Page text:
Long-time readers will know that I'm a little conflicted about the numbers in the table above, in that they haven't always correlated well with our experience of the various cameras' images: The Nikon D2x was a particular case in point. Its in-camera JPEGs tested very poorly, but we found loads of shadow detail in its images when we played with them in Photoshop. That said though, over the long haul, we've found that these results from Imatest track pretty well with what we find when working with the images themselves. In that vein, the "Medium-High" quality results for the Olympus E-3 seem to correlate well with what we found in Photoshop: There's more noise in the shadows than the best of its competitors provide, but if you're willing to accept some of that, its dynamic range is quite good, and definitely a long step up from Olympus' consumer-level 4/3-format DSLRs that we've tested to date.

Olympus E-3 Resolution Chart Test Results

The chart above shows consolidated results from spatial frequency response measurements in both the horizontal and vertical axes. The "MTF 50" numbers tend to correlate best with visual perceptions of sharpness, so those are what I focus on here. The uncorrected resolution figures are 2,023 line widths per picture height in the horizontal direction (corresponding to the vertically-oriented edge), and 2,003 lines along the vertical axis (corresponding to the horizontally-oriented edge), for a combined average of 2,013 LW/PH. Correcting to a "standardized" sharpening with a one-pixel radius results in an average of 1,943 LW/PH. This is just slightly below the uncorrected results, indicating very good but slightly overstated in-camera sharpening, with resolution results a bit below the best we've seen for a 10-megapixel camera.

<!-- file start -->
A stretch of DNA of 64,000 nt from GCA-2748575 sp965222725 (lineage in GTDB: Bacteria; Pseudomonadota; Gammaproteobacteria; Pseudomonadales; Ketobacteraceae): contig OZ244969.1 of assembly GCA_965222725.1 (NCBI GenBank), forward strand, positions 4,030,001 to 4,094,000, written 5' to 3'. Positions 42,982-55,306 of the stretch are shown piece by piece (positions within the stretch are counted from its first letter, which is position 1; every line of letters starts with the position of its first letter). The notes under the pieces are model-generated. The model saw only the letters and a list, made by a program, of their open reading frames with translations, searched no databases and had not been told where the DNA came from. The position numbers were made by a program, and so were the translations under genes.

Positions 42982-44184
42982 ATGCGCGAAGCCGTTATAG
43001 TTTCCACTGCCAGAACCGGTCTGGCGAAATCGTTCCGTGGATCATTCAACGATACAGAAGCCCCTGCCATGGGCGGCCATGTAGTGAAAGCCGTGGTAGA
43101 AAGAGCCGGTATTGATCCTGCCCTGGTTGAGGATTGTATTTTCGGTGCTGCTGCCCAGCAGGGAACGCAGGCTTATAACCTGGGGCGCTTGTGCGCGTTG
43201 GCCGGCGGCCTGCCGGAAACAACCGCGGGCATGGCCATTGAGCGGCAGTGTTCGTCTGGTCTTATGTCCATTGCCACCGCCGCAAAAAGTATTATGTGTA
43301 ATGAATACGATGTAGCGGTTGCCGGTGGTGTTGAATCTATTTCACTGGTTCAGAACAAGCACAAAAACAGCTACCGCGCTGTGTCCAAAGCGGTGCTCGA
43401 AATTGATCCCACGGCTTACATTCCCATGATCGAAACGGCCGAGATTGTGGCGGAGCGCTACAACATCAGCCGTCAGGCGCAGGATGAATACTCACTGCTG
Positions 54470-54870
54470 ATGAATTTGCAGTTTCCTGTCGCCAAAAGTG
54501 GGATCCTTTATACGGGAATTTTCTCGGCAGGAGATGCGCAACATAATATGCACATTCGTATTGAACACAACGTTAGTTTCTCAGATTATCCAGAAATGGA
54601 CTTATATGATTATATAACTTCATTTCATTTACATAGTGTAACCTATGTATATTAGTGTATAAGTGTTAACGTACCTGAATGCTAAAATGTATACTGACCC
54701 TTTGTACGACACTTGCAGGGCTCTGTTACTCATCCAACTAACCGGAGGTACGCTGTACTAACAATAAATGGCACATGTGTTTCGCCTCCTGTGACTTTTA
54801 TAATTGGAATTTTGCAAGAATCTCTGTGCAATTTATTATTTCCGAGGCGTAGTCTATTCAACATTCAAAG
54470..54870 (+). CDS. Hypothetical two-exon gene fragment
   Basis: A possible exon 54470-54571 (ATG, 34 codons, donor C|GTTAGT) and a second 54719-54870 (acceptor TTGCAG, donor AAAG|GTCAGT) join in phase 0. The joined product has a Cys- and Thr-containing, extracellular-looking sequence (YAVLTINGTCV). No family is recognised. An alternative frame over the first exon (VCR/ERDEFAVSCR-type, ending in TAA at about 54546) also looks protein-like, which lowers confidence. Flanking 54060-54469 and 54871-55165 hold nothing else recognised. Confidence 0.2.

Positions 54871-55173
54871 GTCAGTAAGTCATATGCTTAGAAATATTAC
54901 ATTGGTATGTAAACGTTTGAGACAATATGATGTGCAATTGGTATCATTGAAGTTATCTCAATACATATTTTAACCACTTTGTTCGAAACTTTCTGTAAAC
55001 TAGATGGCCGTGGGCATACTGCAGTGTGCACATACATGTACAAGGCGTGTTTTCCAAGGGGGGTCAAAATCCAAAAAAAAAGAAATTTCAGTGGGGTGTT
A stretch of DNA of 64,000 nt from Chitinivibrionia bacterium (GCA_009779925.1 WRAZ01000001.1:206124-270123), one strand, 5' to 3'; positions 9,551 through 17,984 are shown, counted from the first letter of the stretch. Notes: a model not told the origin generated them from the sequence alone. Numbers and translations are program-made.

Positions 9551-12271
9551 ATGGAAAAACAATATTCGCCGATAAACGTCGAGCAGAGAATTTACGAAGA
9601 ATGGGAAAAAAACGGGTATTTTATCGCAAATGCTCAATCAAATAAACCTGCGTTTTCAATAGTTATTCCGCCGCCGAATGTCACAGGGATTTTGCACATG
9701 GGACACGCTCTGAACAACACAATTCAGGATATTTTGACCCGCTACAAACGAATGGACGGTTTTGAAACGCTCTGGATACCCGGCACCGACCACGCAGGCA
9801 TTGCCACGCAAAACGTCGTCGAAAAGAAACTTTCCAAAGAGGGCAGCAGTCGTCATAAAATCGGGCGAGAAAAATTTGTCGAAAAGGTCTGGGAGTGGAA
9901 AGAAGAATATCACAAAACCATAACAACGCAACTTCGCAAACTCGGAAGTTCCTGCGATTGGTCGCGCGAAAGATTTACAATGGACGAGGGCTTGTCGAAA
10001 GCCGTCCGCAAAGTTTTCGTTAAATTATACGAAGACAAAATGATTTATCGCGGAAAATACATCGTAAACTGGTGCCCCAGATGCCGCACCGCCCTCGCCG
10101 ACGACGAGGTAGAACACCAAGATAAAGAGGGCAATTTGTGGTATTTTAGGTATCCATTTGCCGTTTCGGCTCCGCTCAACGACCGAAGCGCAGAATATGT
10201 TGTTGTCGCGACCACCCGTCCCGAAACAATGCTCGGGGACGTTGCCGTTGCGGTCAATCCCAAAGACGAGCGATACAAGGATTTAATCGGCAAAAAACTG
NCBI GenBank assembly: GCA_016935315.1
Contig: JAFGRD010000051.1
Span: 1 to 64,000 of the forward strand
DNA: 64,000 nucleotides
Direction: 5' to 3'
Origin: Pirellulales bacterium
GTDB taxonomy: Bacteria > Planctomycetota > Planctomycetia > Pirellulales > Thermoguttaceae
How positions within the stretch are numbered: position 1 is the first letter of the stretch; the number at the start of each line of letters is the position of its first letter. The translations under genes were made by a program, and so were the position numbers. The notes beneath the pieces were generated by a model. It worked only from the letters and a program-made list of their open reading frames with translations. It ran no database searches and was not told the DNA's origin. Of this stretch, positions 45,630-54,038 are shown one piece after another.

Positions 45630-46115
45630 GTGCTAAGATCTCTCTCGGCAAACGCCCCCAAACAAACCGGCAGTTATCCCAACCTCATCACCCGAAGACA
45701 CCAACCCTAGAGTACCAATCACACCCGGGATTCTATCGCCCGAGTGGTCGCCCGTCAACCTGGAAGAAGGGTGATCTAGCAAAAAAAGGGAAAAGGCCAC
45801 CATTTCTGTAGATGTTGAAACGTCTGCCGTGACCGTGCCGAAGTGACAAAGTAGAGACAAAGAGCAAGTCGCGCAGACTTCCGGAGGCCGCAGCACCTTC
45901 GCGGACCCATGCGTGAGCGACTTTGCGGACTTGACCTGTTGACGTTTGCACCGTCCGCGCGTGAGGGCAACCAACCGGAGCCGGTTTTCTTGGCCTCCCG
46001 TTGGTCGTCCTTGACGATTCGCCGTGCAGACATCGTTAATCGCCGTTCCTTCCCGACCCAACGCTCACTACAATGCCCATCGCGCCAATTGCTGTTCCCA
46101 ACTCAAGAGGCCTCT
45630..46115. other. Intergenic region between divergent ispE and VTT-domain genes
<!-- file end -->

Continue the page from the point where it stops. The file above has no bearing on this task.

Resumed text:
To see what's going on, refer to the plots below, which show the actual edge profiles for both horizontal and vertical edges, in both their original and corrected forms. Here, you can see that there is in fact a little too much in-camera sharpening applied (the noticeable bump at the top ends of the black curves), that the standard sharpening operator partially corrects. While we didn't run the graphs to prove it, you'd likely do well to run the E-3 with slightly lower than default in-camera sharpening and the use strong/tight sharpening post-exposure in Photoshop or some other image editor.